Third Day Ranch
Price: $2,250,625 ($1625 price per acre)
Size: 1,385+/- Acres
County: Pushmataha County , Oklahoma
Third Day Ranch
Pushmataha County, Rattan, OK
PROPERTY OVERVIEW: Offered “For Sale” for the first time in over 30 years, the 1,385 +/- acre Third Day Ranch is a superior example of a property with excellent wildlife habitat, impressive views, three seasonal rock-bottom creeks, abundant wildlife and the ranching-appeal of “Kiamichi Country”. A diverse combination ranch, the property is found just north of Rattan, OK in one of the premier whitetail deer and black bear counties in Oklahoma, Pushmataha County. The property is approximately 3.8 miles (8-minute drive) by way of paved County Road 4295 from downtown Rattan, OK with food, ice and fuel available. The property is currently utilized for livestock and recreation, with minimal improvements, and it is an essentially “blank-canvas” for the next owner. Primary features include an elevation change of over 140 +/- feet, rolling hills, meadows with native grasses, steep rocky draws, numerous potential building sites, hardwood/ pine forests, and outstanding big game hunting. Nearly 3 +/- miles of Rock Creek provide kayaking, canoeing, and fishing opportunities in the deeper pools.
LOCATION: The ranch is located 20 minutes east of Antlers, OK and 2 miles north of Rattan, OK. From downtown Rattan, go east on Highway 3 for ½ mile before turning left onto Cloudy Road. Take Cloudy Road for 2.4 +/- miles before turning left on N4295 Rd. The entrance to the ranch will be on your left in 0.7 +/- miles.
TERRAIN: Third Day Ranch ranges in elevations from ~ 610’ near the eastern boundary to ~ 469’ at Rock Creek for a total of ~ 141’ of elevation change. The land is marked by scenic land with rocky outcroppings, as the north and south sides of the property sit above the impressive Rock Creek which flows through the center of the ranch and holds deep, long stretches of water most of the year. Picturesque homesites offer expansive views of the adjacent 1.8-million-acre timber operation and its pine-covered landscape.
WILDLIFE & HUNTING: Pushmataha County is one of the premier hunting counties in the state of Oklahoma, commonly referred to as the ‘Deer Capital of the World’. Pushmataha County whitetails first came into prominence in 2007 with two Oklahoma State Record deer being harvested just ten days apart. The new state record would score 194” B&C with only one deduction, with the second-place buck donning 21-points and scoring 192 5/8 B&C. These bucks still stand today as the #1 and #2 Typical Whitetails killed in Oklahoma. A lack of hunting pressure, a short rifle season and large blocks of privately held land, including the permit-only hunting allowed on the 1.8 million-acre Weyerhaeuser timber plantation to the north have allowed the whitetail population to develop and expand world class genetics throughout the area.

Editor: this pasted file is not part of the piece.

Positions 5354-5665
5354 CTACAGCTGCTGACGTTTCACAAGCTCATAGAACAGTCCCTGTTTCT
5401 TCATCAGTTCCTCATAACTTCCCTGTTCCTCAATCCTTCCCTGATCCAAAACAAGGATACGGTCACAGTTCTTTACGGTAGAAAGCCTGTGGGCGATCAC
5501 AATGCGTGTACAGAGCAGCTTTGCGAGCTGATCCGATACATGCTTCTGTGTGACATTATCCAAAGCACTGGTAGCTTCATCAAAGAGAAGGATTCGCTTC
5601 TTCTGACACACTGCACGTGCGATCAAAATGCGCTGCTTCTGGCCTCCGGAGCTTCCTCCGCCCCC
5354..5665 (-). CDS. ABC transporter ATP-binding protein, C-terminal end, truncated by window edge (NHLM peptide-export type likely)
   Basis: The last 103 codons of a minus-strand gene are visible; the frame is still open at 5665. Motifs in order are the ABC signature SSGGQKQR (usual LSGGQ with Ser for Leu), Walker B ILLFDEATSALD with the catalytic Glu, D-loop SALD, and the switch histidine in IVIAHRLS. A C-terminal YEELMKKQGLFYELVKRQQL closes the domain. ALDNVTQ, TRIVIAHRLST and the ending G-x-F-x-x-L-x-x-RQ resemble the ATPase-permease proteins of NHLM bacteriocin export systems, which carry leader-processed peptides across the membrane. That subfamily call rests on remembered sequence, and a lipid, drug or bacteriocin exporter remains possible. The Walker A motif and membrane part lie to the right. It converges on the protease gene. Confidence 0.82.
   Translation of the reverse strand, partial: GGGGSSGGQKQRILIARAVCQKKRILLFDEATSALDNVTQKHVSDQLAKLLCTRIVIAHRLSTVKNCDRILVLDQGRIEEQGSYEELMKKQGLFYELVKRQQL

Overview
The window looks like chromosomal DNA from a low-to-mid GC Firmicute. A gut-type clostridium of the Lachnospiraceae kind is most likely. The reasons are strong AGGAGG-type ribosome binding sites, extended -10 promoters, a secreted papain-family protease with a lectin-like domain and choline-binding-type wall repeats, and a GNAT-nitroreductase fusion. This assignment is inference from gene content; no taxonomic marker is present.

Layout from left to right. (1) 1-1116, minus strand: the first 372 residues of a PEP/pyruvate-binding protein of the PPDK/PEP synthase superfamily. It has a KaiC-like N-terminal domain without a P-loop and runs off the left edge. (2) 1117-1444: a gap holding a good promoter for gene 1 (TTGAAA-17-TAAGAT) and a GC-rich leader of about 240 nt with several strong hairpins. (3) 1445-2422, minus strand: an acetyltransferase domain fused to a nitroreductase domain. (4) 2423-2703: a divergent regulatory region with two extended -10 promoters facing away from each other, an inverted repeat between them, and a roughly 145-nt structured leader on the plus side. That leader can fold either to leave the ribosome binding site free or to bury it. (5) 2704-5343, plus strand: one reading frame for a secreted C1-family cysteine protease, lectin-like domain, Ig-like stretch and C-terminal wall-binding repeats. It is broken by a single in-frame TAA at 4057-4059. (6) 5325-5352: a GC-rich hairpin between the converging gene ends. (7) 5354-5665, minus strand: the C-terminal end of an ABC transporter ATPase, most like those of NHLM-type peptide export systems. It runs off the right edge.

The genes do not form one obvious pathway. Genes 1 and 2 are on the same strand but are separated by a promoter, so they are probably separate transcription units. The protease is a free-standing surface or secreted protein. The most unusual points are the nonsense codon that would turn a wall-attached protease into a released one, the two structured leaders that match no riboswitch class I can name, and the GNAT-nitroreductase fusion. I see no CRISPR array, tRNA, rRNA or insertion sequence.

Follow this link for the full hunting stories of the two Pushmataha County Record Bucks with photos and hunter interviews: State Record Article
In addition to deer, Pushmataha County is one of the few counties that offers a hunting season for Black Bear. Muzzleloader season runs from Oct. 26 – Nov. 3, 2019. The Oklahoma Wildlife Department sets a quota every year for the number of bears harvested via muzzleloader, the 2019 quota is 20 bears (there is no harvest quota for bears harvested in archery season). Archery season is open in Latimer, Le Flore, McCurtain and Pushmataha Counties only with 2019 season running from Oct. 1st – 20th.
Prized and highly-sought-after Eastern Turkey are another unique game species found on the ranch. Feral hogs, dove, duck, geese, coyotes, bobcat, cougar, minks, bats, bald eagles, woodpeckers, owls, falcons and over 328 vertebrate species are native to this region of Pushmataha County and the greater ‘Kiamichi Country’. The diversity of habitat and variety of species make for a special and unique wildlife asset on the Third Day Ranch.